Animal charities struggle to cope as hundreds of Staffordshire bull terriers wrongly branded dangerous dogs are abandoned
By Lynn McPherson
12 Jan 2014
AS vets are asked to put healthy dogs down because charities do not have the space or resources to keep them while looking for new owners, campaigners say something must be done to restore the reputation of the family-friendly breed.
Charities say the dogs are being unfairly tarnished
HUNDREDS of Staffordshire bull terriers are being abandoned after being wrongly branded dangerous dogs, campaigners warned yesterday.
Animal charities say they are struggling to cope as dozens of the dogs are handed in or dumped at shelters every month.
Vets are being asked to put healthy dogs down because charities do not have the space or resources to keep them while looking for new owners.
The surge in Staffies being abandoned is blamed on overbreeding and a misguided public perception that the muscular dogs are aggressive.
But campaigners say most of the attacks blamed on Staffies are down to crossbreeds and bad owners.
They insist the reputation of family-friendly, pure-bred bull terriers is being unfairly tarnished – something owner Anna Murray would agree with.
Her baby daughter Dana has formed a close bond with the family pet Ellesa.
Animal rights campaigner Kay Hamilton, the Dowager Duchess of Hamilton, chairs Scottish Staffordshire Bull Terrier Rescue and says that the number of unwanted animals they are asked to rehome has jumped from 200 to 400 in the past three years.
More than 20 were handed in over the Christmas period alone.
Kay said: “We cannot cope with any more dogs. Christmas and New Year was hell on earth with the amount of dogs dumped on us.
“It infuriates me how Staffies are labelled as there is nothing wrong with the nature of the dogs.
“We recently had one dog which had been put in a tumble dryer. But even our cruelty cases have the most wonderful temperaments. They don’t turn on people, they love people.
“The problem is backstreet breeders looking to make a few quid and crossing Staffies with other breeds.”
She also explained how some animals are rehomed without the suitability of the families being taken into account.
But for other dogs there is a happier outcome.
One Staffie, Billy, was dumped with a vet to be put to sleep, but he took pity on the animal and funded the treatment for its minor skin condition himself.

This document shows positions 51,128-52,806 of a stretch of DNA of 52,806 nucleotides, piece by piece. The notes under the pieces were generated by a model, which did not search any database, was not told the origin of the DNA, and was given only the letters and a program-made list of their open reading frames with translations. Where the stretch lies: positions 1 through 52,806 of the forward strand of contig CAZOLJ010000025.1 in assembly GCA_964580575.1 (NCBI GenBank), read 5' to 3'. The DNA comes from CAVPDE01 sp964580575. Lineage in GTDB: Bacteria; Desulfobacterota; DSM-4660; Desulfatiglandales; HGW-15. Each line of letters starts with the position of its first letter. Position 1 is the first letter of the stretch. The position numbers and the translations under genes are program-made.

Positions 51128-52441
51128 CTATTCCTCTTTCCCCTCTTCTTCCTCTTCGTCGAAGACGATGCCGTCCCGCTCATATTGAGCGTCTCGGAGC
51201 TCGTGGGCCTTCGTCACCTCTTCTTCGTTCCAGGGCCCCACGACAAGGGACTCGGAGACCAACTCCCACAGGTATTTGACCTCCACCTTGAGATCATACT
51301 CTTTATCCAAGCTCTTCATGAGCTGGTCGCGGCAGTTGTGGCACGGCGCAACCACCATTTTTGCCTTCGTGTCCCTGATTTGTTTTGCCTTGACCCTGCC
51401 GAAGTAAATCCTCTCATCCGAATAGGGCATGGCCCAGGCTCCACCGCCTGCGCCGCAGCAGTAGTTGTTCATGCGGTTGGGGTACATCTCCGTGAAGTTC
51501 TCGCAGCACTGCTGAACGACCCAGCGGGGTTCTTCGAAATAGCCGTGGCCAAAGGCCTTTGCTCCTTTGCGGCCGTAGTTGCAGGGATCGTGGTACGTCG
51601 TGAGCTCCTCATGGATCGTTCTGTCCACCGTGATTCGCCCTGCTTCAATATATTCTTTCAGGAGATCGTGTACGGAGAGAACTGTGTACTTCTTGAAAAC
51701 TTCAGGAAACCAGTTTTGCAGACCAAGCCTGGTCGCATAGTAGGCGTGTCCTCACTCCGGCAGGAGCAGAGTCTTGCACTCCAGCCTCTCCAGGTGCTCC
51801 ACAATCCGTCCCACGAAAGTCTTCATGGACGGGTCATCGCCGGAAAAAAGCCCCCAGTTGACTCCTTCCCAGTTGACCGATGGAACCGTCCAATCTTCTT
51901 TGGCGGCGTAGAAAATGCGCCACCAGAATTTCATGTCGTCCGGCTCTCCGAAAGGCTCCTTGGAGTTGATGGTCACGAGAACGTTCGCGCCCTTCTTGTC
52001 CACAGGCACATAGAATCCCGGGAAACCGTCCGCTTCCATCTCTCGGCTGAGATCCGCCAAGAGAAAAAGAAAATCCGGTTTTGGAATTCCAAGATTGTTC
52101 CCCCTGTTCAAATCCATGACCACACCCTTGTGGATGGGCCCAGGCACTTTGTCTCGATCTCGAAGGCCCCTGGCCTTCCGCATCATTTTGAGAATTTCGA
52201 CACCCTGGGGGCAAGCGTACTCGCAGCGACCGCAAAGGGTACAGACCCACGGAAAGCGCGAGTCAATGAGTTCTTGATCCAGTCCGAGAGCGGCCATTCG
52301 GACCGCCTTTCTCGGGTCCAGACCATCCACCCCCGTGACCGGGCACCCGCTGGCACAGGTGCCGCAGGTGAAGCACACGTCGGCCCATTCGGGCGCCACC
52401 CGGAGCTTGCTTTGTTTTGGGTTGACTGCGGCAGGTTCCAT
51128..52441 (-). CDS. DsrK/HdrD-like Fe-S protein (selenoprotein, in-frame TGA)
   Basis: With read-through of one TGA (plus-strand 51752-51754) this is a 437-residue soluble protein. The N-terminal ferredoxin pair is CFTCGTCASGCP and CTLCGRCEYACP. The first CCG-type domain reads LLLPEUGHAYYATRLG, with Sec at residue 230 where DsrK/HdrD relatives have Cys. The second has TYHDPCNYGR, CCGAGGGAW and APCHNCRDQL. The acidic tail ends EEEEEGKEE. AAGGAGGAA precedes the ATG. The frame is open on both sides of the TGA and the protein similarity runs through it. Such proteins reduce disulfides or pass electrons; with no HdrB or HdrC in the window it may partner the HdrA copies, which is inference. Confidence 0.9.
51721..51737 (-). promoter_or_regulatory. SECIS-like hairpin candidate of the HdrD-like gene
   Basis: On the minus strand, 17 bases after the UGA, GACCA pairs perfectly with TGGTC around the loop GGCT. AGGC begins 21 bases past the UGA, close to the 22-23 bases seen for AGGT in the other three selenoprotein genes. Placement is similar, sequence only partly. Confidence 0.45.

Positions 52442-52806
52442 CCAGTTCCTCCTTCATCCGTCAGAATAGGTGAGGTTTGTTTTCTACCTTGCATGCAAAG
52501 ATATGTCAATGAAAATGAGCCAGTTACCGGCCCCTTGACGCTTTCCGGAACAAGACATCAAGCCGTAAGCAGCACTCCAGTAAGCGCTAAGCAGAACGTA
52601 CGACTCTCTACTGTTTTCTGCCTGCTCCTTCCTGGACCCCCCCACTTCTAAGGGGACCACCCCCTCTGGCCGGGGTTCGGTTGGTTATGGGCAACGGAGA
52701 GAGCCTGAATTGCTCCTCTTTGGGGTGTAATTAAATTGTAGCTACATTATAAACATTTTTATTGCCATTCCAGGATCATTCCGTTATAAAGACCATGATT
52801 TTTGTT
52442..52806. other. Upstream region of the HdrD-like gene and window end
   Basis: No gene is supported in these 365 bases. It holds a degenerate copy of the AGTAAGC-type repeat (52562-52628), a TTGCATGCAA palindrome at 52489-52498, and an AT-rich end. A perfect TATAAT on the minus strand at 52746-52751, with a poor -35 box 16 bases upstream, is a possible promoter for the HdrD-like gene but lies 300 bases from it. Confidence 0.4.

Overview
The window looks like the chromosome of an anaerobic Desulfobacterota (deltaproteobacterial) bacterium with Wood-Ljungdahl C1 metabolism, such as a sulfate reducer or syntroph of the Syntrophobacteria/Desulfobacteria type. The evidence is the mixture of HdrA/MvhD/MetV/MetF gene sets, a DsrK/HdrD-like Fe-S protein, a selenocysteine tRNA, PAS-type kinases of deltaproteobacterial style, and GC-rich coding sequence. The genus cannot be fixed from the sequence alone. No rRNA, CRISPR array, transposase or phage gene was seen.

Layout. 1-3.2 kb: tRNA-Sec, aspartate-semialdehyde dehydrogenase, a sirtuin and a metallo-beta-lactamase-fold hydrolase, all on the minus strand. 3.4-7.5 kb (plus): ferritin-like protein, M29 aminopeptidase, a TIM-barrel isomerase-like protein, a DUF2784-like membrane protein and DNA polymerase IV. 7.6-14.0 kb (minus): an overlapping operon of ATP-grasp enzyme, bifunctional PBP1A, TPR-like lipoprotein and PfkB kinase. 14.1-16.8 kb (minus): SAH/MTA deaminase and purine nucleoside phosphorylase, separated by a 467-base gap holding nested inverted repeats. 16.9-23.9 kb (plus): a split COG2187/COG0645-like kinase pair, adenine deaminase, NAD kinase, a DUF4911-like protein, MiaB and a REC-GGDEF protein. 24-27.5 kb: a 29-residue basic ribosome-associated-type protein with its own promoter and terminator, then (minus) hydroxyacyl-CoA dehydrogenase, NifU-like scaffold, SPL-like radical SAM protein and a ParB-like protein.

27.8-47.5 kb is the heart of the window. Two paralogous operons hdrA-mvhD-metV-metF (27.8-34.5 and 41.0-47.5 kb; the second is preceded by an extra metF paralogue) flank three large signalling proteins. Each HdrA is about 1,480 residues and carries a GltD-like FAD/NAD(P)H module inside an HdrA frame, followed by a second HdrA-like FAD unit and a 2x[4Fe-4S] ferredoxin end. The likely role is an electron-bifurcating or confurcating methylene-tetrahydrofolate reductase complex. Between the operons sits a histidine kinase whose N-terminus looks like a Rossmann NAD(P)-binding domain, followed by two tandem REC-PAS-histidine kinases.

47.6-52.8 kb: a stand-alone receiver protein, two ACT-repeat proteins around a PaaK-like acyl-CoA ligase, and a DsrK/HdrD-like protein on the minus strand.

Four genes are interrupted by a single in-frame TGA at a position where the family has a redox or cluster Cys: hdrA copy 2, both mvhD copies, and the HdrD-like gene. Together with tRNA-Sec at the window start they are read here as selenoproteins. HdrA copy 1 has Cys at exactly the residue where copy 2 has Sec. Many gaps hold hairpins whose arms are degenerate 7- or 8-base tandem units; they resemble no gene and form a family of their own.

Billy was then given to a rescue charity, who placed him in a foster home. Foster carer Julie Woods, of Tranent, East Lothian, said: “We’ve had Billy for two months and he’s lovely.
“Staffies get such an undeserved reputation as they are good with kids. Billy really deserves a good home.”
But as Billy waits to be placed with a family, the reality facing many more Staffies is grim.
In August, a Staffie cross was found abandoned with a lead attached at the top of a Highland mountain pass.
And on New Year’s Day, a family’s missing crossbreed was found dumped in a bin in Edinburgh.
Staffordshire bull terriers are the modern descendants of the old bull and terriers breed, used in bear and bull baiting until the mid-1800s.
They were first registered as a show breed in 1935 and have become popular around the world for their courage and their friendly nature.
They are especially good with children, earning them the nickname “the nanny dog”.
Staffies are often wrongly accused of attacks when crossbreeds, who may have been mistreated by cruel owners, are to blame.
Our sister paper the Daily Record has campaigned for more curbs on Scotland’s dangerous dogs after 6000 incidents in five years.
Last February, 18-month-old Millie McCue suffered serious facial injuries after she was mauled by a bull terrier in Possil, Glasgow.
In August, Jade Wilson, 14, needed 56 stitches after another bull terrier locked its jaws on her face in Summerston, Glasgow.
Sandy Murray, 34, suffered horrific injuries last month when his own Staffordshire-collie cross sank its teeth into his throat as he suffered an epileptic fit in his garden in Larkhall, Lanarkshire.
And Jude Keir needed 40 stitches after an attack in 2011 near the gates of Woodhead Primary in Hamilton. Again, a crossbreed was to blame.
Caroline Kisko, from the Kennel Club, said Staffies are often wrongly dragged into the debate surrounding devil dogs because people often assume that crossbreeds are the same thing.
She said: “I think the problem is that, more often than not, the dogs in these cases are not actually Staffies.
“People are talking about crosses that are not necessarily anything to do with the Staffordshire bull terrier.
“On top of that there’s the question of whether they’ve been properly socialised or raised.
“If you have a dog that hasn’t been raised properly, you can cause problems. That affects the perception of the bull terrier which is generally a lovely, well-mannered and sweet dog with people.”